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Canadian Immigration Lawyers: Temporary Resident Visa and Work Permits:


Visiting Canada:

CANADA, one of the fastest growing nations in the world, is driving more than 35 million visitors from around the globe including visitors, family and friends. Depending on where you live, you will need to meet certain entry requirements.

Eligibility Requirements for Temporary Resident Visa:

Temporary Resident Visa (“TRV”), also referred to as a visitor visa, is an official document issued by the Canadian visa office to show that the applicant has met the requirements for admission to Canada as a temporary resident, either as a visitor, a worker or a student.

To visit Canada on a TRV, you must show temporary intent to stay in Canada, in addition to the following:

• Satisfy an Immigration Officer that you will leave Canada at the end of stay;
• Show that you have enough money to maintain yourself and your family members during your stay in Canada;
• Do not intend to study or work in Canada unless authorized to do so;
• Be law abiding, not a risk to the security of the country and no record of criminal activity;
• Have a good health;
• Have ties, such as a job, home, financial assets and family, that will take you back to your country of origin;
• Satisfy an Immigration Officer that you will leave Canada at the end of your visit; and
• Establish sufficient funds during your stay.
You may also need:
• a temporary resident visa (also called a visitor visa), depending upon your country of citizenship - find out if you need a visa’;
• a medical exam, if staying for more than six months;
• a letter of invitation from someone who lives in Canada.

Visas and exemptions

You may or may not need a temporary resident visa (also called as a visitor visa), to visit Canada, depending on your citizenship. However, even if you are exempt, there is important information you need to know before you plan your trip.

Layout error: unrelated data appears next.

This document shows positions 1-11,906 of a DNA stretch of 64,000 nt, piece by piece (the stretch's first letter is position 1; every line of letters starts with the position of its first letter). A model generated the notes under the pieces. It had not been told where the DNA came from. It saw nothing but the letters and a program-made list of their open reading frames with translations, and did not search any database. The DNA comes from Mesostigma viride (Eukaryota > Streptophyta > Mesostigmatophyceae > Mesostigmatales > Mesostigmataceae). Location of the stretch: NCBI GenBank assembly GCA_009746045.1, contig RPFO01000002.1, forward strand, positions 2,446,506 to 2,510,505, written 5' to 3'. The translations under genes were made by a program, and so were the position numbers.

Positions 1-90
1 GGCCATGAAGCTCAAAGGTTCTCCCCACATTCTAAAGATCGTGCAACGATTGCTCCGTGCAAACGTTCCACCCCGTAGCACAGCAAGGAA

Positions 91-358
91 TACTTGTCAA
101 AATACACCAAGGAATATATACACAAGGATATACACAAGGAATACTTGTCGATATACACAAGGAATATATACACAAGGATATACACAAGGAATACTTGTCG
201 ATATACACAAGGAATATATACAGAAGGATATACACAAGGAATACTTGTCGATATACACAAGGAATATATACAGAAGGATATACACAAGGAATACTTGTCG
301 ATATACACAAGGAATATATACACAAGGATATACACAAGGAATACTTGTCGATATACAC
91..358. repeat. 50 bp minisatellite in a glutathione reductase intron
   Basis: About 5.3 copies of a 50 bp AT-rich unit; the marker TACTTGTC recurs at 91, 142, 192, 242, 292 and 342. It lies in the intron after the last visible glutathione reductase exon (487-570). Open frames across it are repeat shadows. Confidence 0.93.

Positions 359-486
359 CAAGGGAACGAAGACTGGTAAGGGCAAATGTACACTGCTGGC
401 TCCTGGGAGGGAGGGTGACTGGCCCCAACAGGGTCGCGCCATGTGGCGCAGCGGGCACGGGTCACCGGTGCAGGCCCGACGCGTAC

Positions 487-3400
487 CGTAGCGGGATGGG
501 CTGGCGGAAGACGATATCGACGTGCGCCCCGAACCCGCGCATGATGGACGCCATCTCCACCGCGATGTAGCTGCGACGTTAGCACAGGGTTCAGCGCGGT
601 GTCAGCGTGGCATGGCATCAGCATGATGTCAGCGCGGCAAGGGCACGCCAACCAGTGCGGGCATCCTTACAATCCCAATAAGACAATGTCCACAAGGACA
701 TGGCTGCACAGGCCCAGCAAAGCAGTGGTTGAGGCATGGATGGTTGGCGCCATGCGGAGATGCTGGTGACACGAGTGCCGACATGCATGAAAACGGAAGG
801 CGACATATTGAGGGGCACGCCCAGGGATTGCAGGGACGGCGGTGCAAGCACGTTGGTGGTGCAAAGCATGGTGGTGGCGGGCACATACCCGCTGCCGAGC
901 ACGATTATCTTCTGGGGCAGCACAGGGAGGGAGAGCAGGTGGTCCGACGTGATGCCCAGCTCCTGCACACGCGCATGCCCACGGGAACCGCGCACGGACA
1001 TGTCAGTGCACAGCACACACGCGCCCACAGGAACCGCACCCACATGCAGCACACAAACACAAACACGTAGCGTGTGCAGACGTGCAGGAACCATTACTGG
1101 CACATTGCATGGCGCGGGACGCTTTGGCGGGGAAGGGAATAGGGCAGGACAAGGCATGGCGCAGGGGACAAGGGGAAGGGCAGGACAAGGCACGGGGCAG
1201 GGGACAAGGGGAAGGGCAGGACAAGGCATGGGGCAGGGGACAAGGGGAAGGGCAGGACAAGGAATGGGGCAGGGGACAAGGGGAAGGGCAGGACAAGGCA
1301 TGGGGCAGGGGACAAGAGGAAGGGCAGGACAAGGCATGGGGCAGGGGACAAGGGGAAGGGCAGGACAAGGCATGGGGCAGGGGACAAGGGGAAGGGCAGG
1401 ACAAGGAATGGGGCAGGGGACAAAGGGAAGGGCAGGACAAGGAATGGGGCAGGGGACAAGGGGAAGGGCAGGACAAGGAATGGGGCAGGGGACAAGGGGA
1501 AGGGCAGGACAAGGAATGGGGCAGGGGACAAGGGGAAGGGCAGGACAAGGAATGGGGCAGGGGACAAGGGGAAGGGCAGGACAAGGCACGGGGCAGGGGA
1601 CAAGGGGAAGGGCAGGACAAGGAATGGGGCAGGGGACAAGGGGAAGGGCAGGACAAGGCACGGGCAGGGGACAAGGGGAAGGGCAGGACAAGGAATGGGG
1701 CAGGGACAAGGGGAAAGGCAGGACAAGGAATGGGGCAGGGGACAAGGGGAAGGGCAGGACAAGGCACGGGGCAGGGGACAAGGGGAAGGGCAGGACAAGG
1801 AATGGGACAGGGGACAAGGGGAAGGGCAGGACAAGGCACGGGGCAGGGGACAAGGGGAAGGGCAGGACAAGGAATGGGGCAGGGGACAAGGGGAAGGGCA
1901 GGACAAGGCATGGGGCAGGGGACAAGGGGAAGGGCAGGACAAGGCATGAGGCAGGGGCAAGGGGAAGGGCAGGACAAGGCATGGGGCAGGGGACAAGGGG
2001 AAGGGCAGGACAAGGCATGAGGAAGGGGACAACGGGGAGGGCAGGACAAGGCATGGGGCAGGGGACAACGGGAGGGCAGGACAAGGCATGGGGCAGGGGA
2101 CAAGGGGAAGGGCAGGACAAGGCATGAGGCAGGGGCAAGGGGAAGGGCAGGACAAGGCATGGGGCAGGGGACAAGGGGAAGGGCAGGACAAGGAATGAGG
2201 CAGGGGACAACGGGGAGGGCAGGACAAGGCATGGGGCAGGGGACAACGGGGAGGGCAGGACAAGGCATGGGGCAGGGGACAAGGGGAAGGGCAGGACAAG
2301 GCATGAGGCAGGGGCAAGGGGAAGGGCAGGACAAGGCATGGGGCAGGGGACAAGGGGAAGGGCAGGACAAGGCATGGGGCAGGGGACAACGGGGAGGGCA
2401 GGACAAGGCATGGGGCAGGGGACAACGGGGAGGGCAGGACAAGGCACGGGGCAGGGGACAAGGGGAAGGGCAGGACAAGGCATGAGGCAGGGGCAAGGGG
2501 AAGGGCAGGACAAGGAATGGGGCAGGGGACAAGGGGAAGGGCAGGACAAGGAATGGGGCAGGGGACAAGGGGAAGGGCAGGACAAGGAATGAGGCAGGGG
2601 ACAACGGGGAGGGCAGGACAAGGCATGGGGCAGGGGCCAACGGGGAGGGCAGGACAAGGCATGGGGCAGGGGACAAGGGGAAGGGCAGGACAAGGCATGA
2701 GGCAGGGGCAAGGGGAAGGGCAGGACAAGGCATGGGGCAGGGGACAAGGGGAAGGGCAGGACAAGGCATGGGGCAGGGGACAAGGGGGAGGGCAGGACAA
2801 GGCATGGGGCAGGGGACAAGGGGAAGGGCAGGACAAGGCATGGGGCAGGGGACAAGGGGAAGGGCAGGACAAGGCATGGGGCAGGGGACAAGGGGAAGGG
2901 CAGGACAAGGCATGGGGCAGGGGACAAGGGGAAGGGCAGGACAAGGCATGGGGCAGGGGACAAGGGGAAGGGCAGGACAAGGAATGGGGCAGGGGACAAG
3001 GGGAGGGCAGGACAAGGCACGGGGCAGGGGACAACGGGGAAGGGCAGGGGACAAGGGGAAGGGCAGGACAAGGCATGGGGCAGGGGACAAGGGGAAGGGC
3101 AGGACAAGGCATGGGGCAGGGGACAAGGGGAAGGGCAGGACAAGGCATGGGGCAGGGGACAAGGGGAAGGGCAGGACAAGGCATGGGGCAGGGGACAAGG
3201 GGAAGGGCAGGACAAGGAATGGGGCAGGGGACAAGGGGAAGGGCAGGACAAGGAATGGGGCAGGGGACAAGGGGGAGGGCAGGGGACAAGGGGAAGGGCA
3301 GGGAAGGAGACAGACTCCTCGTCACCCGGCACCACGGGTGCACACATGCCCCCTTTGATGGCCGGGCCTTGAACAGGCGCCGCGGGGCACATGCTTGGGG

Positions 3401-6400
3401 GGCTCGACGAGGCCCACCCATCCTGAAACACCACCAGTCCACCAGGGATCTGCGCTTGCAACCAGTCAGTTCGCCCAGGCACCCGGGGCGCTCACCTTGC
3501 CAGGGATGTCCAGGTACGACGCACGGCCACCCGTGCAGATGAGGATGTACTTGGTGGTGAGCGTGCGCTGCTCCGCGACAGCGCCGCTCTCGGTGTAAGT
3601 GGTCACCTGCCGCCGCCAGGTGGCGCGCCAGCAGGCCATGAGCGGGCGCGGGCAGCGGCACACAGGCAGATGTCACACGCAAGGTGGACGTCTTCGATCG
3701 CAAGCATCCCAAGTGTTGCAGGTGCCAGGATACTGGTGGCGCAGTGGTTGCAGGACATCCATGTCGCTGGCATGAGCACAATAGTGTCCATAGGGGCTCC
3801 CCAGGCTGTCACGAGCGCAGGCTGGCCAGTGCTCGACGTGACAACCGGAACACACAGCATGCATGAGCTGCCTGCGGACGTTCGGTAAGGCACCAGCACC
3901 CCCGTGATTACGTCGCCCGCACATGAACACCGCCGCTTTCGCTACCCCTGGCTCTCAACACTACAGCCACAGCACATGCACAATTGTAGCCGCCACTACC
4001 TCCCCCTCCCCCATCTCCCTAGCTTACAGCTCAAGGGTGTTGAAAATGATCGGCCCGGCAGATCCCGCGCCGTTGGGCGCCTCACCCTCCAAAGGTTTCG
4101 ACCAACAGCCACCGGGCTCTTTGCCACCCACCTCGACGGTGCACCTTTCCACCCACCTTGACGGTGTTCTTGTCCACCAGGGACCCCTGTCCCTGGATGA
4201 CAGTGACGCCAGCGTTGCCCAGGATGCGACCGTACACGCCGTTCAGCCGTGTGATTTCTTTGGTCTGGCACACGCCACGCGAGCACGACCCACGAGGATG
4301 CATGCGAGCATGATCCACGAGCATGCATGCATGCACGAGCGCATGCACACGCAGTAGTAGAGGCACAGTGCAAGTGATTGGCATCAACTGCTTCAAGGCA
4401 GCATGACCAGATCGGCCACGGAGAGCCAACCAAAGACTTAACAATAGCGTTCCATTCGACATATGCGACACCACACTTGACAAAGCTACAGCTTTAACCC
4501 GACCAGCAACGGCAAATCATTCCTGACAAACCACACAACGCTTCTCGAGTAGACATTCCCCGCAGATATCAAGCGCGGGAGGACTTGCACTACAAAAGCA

For More Information, about Canadian Visitor Visas, Please Click Here....

Work Permits:

To accept a job in Canada, a foreign national will require a temporary work permit.

Eligibility Requirements:

Regardless of where you apply, you must:

• satisfy an Immigration Officer that you will leave Canada at the end of your employment;
• show that you have enough money during your stay in Canada to take care of yourself and your family members and to return home;
• be law-abiding and have no record of criminal activity (you may be asked to provide a Police Clearance Certificate);
• not be a danger to the security of Canada;
• be in a good health and provide complete medical examination, if required;
• not intend to engage in employment with an employer on the list of ineligible employers; and
• provide an Immigration Officer any additional documents that they require to prove you can enter the country.

Type of work permits: There are two types of work permits – open work permits and employer-specific work permits.

You are eligible for an open work permits if you:

• are an international student who graduated from a designated institution;
• a destitute student;
• applied for permanent residence in Canada;
• are a dependent family member of someone who applied for permanent residence;
• are the spouse or common law partner of a skilled worker or an international student;
• are the spouse or common law partner of an Atlantic Immigration Pilot program;
• are a refugee, refugee claimant, protected person or their family member;
• are under an unenforceable removal order;
• are a temporary resident permit holder; and
• are a young worker participating in a special program.

You are eligible for employer-specific work permits, which allow you to work according to the conditions on your work permit, which include:

• the name of the employer you can work for;
• length of your employment; and
• location of work.

National in scope, the business immigration law firm of NPZ Law Group represents clients from throughout the United States and around world. Regionally, our attorneys remain committed to serving the immigration needs of businesses in the Tri-state area and the Hudson Valley, including residents of Ridgewood, Newark, and Jersey City, Burlington County, Bergen County, Camden County, Cumberland County, Essex County, Hudson County, Mercer County, Middlesex County, Monmouth County, Morris County, Passaic County, Salem County, Union County, northern New Jersey, southern New Jersey, central New Jersey, NJ; New York City, Rockland County, Orange County, Westchester County, Kings County, Sullivan County, Ulster County, New York, NY; Chicago, Illinois, IL; and Toronto and Montreal, Canada. Our nationwide practice focused on quality legal representation and personal service.

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| Phone: 866-599-3625

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